First, even if additional permanent staff solved the issue of overflow work entirely (it doesn’t), it’s still likely a non-starter. Hiring freezes are preventing many GCs from being able to invest in new full-time staff.

Second, as it relates to law firms, given historically large law firm rate hikes, the cost of using outside counsel has increased disproportionately to the economic headwinds, making law firms prohibitively expensive. But it’s not just cost. UK-based DGCs surveyed indicated numerous problems – well beyond cost – that make law firms ill-suited for overflow matters:

  • 44% reported that law firm legal advice is too conceptual - they need grounded, practical advice.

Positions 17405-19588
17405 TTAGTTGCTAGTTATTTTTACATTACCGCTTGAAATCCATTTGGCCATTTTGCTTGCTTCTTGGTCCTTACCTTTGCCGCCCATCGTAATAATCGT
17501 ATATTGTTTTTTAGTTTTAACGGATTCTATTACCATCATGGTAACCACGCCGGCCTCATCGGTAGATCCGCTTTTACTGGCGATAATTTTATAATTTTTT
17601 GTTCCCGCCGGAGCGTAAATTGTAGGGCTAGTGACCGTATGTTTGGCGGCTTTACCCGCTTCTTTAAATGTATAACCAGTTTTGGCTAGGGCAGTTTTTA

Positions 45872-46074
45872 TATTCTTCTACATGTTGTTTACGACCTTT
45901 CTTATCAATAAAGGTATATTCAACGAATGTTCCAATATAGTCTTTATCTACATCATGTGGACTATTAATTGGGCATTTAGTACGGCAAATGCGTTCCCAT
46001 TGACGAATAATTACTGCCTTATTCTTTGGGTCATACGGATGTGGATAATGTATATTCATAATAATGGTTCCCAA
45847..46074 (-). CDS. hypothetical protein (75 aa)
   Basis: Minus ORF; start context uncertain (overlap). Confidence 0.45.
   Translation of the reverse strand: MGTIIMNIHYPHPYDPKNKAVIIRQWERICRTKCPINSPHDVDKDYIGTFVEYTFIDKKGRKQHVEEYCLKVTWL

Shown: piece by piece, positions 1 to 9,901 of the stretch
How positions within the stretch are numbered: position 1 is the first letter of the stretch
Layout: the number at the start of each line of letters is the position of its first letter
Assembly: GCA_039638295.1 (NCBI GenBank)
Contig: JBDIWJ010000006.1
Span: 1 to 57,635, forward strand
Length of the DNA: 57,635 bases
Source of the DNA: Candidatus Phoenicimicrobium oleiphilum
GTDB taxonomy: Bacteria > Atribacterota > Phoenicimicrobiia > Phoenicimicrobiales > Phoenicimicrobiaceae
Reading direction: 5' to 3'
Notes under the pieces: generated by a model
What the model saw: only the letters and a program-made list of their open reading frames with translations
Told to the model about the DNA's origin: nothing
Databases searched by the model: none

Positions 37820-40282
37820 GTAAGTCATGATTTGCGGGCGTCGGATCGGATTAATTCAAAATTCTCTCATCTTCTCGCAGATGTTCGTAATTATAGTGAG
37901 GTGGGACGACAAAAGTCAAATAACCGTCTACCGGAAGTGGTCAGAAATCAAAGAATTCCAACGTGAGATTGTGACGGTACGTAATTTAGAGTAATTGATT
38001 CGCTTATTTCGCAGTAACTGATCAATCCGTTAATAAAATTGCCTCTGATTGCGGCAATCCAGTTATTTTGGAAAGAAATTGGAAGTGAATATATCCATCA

• Consisted with that stat, another 38% noted that law firms lack the commercial and business acumen required to tackle typical in-house matters.

  • Finally, another 47% noted that even when law firm advice is effective, the administrative management of that firm is too burdensome for an already overwhelmed in-house team

The Better Option

Of course, a third option exists that provides a much more tailored and appropriate solution for GCs trying to navigate increased legal matters and decreased resources: flexible legal talent.


Senior legal leaders are hungry to use elite flexible lawyers whose experience is on par with in- house hires or law firm attorneys, but who are embedded into the legal team and can be used in on-demand manner for workload surges or distinct expertise needs.